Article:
We conclude that Madler has also raised genuine issues of fact for the jury to decide whether McKenzie County incurred a duty to Madler. If, in undertaking its contractual duties with the State, McKenzie County assumed involvement in providing for safe conditions at the workplace, it may have incurred a duty to Madler to exercise reasonable care for his safety. The scope or extent of McKenzie County's undertaking is a question of fact for the jury. Santillo v. Chambersburg Engineering Co., 603 F. Supp. 211 (E.D.Pa.1985).

McKenzie County asserts that Madler's cause of action is precluded by Section 107.05(E) of the Standard Specifications which forbids the creation of third party beneficiaries under the contract:

"E. Responsibility for Damage Claims. "It is specifically agreed between the parties executing the Contract that it is not intended by any of the provisions of any part of the Contract to create in the public or any member thereof a third-party beneficiary thereunder, or to authorize anyone to maintain any action for personal injuries, death, or property damage pursuant to or arising out of the terms or provisions of the Contract."

This argument by McKenzie County misreads the contours of Madler's lawsuit. Madler's action against McKenzie County is based upon tort, not contract. Because it is not brought under the contract, it is unnecessary that Madler have privity of contract with McKenzie County. Layman v. Braunschweigische Maschinenbauanstalt, 343 N.W.2d 334, 341 (N.D.1983). While a mere breach of contract does not, by itself, furnish a basis for liability in tort for negligence, a breach of contract may involve negligent conduct, or even absent a breach of contract, there may be tort liability resulting from negligence occurring in the performance of the contract. Id.

Illustrative of the point we seek to make is Caldwell v. Bechtel, Inc., 631 F.2d 989 (D.C.Cir.1980), in which an injured worker of an independent contractor sued a consultant engineering firm for breaching a duty to protect him against unreasonable risk of harm at the workplace. The worker's employer had contracted with a metropolitan governmental authority to construct tunnels in a subway system. The defendant engineering firm had contracted with the governmental authority to provide safety engineering services. The trial court concluded that the engineering firm owed no contractual duty to the injured worker under a third party beneficiary theory and therefore the firm could not be held accountable to the plaintiff for any alleged breach of its contractual agreement with the governmental authority. The court of appeals disagreed with the trial court's analysis:

"It has been many years since courts required privity of contract between the plaintiff and defendant before assessing tort liability, yet Bechtel would return us to that distant day. * * * * * * "While in contract law, only one to whom the contract specifies that a duty be rendered will have a cause of action for its breach, in tort law, society, not the contract, specifies to whom the duty is owed, and this has traditionally been the foreseeable plaintiff. * * * * * * "Dean Prosser expressed the relationship in this terse fashion: *716 "[B]y entering into a contract with A, the defendant may place himself in such a relation toward B that the law will impose upon him an obligation, sounding in tort and not in contract, to act in such a way that B will not be injured. The incidental fact of the existence of the contract with A does not negative the responsibility of the actor when he enters upon a course of affirmative conduct which may be expected to affect the interests of another person." 631 F.2d at 997-998. [Quoting W. Prosser, Handbook of the Law of Torts, § 93 at 622 (4th ed. 1971)].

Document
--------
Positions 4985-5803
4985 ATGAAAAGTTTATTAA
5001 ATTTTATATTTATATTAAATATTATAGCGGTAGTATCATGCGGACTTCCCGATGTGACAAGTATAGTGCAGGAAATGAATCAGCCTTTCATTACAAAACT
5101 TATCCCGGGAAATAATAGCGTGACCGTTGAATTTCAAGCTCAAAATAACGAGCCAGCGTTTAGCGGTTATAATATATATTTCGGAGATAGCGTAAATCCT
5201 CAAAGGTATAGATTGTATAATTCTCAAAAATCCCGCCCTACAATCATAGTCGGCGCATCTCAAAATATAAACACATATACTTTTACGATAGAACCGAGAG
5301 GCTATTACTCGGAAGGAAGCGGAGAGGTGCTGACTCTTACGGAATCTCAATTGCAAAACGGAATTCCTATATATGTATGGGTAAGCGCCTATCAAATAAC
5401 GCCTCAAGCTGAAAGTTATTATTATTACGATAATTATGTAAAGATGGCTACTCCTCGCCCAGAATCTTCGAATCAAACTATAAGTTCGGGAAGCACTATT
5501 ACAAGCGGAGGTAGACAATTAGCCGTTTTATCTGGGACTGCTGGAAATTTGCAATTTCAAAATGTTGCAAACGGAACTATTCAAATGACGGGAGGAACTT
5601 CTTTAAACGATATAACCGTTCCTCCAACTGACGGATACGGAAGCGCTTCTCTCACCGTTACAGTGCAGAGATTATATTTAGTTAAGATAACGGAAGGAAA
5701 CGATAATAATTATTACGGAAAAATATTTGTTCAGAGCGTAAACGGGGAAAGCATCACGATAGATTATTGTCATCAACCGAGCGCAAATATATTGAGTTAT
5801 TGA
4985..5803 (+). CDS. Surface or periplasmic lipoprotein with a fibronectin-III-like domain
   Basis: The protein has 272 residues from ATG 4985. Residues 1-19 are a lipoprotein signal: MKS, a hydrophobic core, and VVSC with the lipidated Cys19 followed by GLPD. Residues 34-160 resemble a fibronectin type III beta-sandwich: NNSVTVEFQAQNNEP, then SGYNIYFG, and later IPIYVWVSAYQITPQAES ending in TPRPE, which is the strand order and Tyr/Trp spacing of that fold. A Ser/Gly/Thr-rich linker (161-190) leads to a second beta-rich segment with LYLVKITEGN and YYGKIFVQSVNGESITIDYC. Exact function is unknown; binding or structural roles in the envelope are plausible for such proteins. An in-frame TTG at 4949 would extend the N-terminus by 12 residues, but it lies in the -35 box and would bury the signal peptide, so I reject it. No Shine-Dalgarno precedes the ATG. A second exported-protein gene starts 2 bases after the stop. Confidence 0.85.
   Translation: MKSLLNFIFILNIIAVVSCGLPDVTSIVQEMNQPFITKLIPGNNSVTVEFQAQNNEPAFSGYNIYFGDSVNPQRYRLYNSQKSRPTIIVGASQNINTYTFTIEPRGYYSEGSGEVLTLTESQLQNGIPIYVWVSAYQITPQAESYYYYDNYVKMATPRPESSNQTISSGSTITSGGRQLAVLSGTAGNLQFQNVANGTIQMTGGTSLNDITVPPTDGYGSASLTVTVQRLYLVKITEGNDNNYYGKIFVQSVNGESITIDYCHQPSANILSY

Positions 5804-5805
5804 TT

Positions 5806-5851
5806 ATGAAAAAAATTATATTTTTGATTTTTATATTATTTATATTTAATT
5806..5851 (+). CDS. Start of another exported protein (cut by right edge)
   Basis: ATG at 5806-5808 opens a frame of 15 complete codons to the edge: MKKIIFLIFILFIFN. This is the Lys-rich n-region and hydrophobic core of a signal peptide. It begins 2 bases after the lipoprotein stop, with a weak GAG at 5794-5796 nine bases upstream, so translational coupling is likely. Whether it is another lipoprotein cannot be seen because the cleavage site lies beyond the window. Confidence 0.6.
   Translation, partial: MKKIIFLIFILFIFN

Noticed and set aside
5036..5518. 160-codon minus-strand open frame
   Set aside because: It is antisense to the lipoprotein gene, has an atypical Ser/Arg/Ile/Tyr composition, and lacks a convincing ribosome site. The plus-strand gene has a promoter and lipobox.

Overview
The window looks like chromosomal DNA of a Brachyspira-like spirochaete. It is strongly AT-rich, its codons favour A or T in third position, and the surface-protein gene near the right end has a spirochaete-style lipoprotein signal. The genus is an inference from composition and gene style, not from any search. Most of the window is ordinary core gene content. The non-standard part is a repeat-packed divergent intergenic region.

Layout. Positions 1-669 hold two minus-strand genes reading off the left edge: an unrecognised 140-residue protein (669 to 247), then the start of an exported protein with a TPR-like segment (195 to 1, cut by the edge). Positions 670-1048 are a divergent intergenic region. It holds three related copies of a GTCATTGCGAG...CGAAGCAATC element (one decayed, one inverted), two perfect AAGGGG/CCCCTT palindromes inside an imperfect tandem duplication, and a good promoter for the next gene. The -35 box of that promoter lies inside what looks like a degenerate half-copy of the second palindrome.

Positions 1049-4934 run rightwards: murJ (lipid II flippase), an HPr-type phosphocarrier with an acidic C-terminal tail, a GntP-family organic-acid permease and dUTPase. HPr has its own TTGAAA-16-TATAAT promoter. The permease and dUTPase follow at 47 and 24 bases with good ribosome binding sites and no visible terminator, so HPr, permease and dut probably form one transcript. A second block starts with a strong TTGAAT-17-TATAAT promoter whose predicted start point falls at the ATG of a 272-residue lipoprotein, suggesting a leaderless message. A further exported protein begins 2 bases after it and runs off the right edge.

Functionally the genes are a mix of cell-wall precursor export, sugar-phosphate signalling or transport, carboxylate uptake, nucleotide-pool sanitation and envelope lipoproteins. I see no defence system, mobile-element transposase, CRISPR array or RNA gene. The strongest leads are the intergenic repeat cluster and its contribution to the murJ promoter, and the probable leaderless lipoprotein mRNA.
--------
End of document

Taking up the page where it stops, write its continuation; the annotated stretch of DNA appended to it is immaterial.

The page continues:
We reject McKenzie County's attempt to shield itself from this lawsuit under the provisions of the contract. We conclude that the district court erred in granting McKenzie County's motion for a summary judgment dismissal on the ground that, as a matter of law, McKenzie County owed no duty to the plaintiff. Madler has raised genuine issues of fact regarding potential liability, entitling him to a jury trial.

The summary judgment dismissing Madler's action against McKenzie County is reversed, and the case is remanded for trial on the merits.



[1] Tort actions against the State of Alaska are statutorily authorized. City of Kotzebue v. McLean, 702 P.2d 1309 (Alaska 1985). A majority of the North Dakota Supreme Court believes that the State of North Dakota enjoys sovereign immunity which only the Legislature can modify. E.g., Leadbetter v. Rose, 467 N.W.2d 431 (N.D.1991). However, the State's immunity is not an issue in this case, because the action was filed against McKenzie County as the sole defendant.